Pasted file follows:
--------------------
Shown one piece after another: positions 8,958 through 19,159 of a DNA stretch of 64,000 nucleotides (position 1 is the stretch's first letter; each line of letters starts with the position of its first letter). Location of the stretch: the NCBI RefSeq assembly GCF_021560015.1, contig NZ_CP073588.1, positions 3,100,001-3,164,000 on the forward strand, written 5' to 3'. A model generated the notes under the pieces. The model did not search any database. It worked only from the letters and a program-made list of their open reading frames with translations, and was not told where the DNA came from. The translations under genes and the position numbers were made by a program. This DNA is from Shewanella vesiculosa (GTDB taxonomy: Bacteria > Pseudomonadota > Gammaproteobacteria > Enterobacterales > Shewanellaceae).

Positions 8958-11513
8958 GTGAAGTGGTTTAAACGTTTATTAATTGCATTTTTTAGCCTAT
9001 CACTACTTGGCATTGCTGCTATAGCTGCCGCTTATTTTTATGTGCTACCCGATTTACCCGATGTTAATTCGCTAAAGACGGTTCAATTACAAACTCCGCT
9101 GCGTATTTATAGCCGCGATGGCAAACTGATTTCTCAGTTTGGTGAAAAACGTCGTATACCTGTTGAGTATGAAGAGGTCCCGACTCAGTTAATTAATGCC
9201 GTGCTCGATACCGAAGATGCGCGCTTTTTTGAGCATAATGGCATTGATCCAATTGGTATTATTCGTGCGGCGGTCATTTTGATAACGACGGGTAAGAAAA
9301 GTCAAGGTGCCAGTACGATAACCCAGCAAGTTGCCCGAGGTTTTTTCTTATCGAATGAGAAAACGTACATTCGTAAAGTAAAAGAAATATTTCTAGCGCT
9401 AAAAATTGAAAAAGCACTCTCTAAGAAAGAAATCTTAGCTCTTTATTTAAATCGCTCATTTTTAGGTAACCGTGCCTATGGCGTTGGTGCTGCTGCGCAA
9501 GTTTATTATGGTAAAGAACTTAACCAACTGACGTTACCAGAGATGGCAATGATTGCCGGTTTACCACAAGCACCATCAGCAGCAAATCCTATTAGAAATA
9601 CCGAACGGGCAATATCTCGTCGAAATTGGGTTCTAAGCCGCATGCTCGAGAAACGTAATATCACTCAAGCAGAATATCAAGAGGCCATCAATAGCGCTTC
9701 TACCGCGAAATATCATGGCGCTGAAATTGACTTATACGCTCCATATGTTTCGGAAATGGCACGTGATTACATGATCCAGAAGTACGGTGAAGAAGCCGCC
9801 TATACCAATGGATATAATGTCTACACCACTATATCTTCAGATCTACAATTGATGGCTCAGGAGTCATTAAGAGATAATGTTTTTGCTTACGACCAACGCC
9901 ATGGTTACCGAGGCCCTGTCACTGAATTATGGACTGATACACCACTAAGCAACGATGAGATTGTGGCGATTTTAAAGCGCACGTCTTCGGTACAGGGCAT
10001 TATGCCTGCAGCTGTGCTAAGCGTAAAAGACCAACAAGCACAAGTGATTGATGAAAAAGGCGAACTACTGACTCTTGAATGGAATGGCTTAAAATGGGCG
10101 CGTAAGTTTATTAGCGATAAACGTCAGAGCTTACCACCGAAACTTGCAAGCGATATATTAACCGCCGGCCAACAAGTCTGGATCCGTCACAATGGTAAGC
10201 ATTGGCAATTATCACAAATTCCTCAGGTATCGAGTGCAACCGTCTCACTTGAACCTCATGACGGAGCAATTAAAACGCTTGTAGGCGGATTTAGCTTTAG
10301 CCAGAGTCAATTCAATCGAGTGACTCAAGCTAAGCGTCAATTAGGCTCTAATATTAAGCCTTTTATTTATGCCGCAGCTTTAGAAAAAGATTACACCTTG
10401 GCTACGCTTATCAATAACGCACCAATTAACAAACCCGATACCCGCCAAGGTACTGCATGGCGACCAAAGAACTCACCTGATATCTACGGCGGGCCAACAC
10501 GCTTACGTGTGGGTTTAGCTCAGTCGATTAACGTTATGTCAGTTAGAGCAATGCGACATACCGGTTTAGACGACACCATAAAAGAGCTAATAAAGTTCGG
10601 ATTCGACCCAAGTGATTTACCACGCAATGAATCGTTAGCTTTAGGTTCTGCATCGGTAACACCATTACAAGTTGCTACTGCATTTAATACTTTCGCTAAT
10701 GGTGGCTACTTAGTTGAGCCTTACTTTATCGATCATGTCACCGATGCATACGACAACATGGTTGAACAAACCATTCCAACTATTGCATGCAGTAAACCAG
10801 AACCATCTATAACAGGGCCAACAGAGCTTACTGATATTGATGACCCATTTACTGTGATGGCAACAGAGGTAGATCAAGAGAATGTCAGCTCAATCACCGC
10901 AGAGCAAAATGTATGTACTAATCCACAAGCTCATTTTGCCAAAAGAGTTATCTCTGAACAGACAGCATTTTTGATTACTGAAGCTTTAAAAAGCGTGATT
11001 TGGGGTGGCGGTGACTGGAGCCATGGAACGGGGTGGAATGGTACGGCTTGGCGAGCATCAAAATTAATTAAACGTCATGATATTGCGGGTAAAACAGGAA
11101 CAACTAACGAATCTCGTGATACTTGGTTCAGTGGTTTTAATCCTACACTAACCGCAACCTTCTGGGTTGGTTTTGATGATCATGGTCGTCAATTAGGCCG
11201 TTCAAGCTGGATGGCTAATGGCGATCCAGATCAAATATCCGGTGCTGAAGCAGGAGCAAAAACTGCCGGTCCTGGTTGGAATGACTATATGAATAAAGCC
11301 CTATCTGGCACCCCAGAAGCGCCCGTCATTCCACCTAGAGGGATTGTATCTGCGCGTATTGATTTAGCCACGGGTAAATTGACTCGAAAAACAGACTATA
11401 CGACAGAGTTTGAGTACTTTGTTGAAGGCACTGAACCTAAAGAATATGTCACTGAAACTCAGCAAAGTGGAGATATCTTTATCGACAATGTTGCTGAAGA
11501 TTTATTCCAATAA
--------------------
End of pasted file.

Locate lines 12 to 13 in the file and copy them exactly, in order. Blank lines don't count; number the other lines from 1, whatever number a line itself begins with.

9801 TATACCAATGGATATAATGTCTACACCACTATATCTTCAGATCTACAATTGATGGCTCAGGAGTCATTAAGAGATAATGTTTTTGCTTACGACCAACGCC
9901 ATGGTTACCGAGGCCCTGTCACTGAATTATGGACTGATACACCACTAAGCAACGATGAGATTGTGGCGATTTTAAAGCGCACGTCTTCGGTACAGGGCAT